Volume 31, Number 2

For You, Again

What would you say
if I told you
I see your face
when I avoid the eyes
of a woman begging for change
on the street corner
and when I return to press
some crumpled bills into her
outstretched hand?

At the shelter for homeless women,
I stand behind
the lunch counter
offering spoonfuls
of donated food
to the smiling, unsmiling,
battered, crazy, addicted
hapless and hopeful
young and old.

One day, a young woman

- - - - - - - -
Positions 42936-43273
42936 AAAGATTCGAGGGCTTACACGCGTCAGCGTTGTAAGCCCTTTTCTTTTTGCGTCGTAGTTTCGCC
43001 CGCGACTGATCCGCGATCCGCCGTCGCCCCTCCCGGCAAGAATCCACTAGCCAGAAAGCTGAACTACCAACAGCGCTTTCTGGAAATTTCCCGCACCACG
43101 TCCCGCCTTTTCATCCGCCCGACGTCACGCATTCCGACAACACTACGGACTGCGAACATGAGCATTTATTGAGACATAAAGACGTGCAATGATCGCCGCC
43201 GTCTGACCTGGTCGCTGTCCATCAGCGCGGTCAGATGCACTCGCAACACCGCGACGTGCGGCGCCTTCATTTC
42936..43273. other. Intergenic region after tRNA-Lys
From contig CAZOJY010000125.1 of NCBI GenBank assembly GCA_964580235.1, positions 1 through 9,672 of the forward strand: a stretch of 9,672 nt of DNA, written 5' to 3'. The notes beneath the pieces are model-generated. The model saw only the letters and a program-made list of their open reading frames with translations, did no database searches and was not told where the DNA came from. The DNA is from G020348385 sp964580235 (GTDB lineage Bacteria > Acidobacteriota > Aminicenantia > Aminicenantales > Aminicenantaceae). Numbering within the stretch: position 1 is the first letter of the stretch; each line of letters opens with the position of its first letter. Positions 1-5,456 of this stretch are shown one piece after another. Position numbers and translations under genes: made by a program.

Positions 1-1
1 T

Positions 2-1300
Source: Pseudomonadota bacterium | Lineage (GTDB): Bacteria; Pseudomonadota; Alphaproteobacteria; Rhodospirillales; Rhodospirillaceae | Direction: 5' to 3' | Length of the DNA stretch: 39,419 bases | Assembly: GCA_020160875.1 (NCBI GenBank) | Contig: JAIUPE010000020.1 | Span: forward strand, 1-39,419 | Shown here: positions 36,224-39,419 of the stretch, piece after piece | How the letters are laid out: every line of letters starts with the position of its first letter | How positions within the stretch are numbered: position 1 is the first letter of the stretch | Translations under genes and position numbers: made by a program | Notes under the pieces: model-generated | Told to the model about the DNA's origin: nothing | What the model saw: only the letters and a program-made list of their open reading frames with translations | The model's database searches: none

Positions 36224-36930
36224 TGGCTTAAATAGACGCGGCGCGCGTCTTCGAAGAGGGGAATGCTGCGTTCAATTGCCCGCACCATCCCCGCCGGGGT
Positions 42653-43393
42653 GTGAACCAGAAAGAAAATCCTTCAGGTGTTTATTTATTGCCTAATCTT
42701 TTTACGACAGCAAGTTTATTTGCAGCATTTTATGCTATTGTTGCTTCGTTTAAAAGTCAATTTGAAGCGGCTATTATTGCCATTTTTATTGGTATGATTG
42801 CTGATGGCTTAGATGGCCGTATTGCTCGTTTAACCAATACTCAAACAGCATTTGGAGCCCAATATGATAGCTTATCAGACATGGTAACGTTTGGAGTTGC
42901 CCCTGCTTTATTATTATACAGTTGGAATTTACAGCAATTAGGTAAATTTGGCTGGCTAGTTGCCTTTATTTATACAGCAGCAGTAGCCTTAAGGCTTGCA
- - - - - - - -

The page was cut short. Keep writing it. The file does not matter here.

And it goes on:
—blonde ponytail, blue eyes—
(blackened and missing teeth,
tattoos sliding out of her sleeves
and creeping above the neckline
of her misbuttoned blouse)
appeared at the counter,
and I had to turn from not you
and not call her by your name.

I’d hoped to not hope
to see you there.
The stories I tell myself
about your life
are rich in detail
but short on facts.
I imagine you everywhere
and nowhere I would
wish you to be.

—Cindy Buchanan